• Filed Under: Consider This

About the author

I have gained many useful skills and knowledge working on various operations. These operations ranged from a sandhills cow/calf ranch, a custom feedlot, a hog operation, feed mill, and even a dairy. While working for others I saved up money to start my own cattle operation. One day, when I was in my mid-twenties, my operation grew big enough that I no longer had time to work off the farm. As my operation grew I realized I was growing with it. To accelerate my personal growth I decided to seek out people who were the best in what they do, and learn all I could from them. I still continue to do that. Over time it became obvious that my hedgehog concept, the one thing I excel at, should be starting calves. The marketing, stockmanship, grazing, and business skills I have learned have helped me to grow my backgrounding/stocker operation.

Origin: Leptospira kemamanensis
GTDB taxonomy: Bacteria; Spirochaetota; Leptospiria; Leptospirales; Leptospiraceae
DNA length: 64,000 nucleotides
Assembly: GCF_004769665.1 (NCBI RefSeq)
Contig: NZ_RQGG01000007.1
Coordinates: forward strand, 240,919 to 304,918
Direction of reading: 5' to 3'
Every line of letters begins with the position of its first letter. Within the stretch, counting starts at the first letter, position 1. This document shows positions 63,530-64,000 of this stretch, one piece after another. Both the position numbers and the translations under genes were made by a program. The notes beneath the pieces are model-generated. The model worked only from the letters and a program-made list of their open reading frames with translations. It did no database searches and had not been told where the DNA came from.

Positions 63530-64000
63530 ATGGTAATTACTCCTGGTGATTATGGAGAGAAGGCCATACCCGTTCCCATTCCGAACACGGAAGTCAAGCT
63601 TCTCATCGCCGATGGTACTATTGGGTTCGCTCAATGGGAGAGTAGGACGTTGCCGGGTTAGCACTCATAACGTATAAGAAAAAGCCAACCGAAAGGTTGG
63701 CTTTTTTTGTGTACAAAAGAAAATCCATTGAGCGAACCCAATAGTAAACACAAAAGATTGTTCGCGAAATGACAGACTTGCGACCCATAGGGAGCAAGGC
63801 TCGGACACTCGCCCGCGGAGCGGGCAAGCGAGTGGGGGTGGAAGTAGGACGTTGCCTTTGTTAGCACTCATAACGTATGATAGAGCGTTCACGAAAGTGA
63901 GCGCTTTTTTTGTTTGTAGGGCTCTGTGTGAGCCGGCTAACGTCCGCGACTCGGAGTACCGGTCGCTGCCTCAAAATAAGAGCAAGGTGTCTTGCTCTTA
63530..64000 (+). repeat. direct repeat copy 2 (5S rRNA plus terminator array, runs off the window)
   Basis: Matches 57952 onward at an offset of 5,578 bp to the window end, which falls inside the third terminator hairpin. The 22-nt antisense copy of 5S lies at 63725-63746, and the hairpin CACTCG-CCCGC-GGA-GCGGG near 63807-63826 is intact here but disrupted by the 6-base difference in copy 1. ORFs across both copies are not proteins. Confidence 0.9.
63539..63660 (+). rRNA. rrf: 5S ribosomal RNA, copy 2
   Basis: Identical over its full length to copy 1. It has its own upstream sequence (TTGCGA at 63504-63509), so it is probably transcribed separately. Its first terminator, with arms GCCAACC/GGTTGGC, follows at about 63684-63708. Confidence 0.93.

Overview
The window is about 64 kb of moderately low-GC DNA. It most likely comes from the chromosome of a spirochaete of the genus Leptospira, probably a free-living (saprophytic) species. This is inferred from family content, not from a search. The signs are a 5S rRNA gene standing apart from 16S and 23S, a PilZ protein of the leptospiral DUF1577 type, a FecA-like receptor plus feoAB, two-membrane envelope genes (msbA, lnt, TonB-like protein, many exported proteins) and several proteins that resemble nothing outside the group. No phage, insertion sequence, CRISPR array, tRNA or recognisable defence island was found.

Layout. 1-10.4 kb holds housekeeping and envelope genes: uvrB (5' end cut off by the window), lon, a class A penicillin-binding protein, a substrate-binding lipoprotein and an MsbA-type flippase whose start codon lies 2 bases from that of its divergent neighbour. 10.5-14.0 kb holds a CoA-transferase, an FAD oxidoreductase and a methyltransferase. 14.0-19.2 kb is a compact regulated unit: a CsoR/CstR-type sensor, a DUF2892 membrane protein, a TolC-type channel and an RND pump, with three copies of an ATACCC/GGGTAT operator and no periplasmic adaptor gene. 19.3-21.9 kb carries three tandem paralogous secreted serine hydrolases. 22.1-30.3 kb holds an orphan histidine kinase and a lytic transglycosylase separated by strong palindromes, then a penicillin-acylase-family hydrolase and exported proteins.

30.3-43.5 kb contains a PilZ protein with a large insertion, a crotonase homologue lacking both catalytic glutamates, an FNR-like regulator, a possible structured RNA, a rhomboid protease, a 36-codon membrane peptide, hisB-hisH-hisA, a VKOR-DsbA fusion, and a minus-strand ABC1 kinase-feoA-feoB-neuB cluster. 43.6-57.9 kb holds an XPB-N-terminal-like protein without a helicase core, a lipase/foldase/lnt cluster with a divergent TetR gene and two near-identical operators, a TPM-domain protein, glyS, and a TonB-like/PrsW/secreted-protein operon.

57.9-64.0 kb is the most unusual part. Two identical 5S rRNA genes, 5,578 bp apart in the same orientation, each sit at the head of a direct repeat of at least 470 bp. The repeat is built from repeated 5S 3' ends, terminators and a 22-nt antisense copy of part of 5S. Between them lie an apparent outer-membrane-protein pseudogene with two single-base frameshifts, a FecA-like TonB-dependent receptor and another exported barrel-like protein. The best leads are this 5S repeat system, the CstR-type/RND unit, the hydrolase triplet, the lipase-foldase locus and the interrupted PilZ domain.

1 Comment

  1. Paul Nehring says:

    Another pitfall:
    People will think that you are just getting lucky when you get the job done without any issues. My neighbors, all 3rd or 4th generation livestock producers, think I’ve just been getting lucky with my cattle…for the past 10 years. I calmly loaded a group of cattle onto a trailer recently, and my neighbor, who has hauled livestock for me since I started, finally asked me, “How do you do that?” It finally dawned on him that I wasn’t just getting lucky…now he thinks I was born with some special ability…like I am a cow whisperer.

    No, I wasn’t born knowing what to do, I had to learn like everybody else, and I attended schools by Bud Williams and Steve Cote, and I keep trying to learn by what my cattle tell me.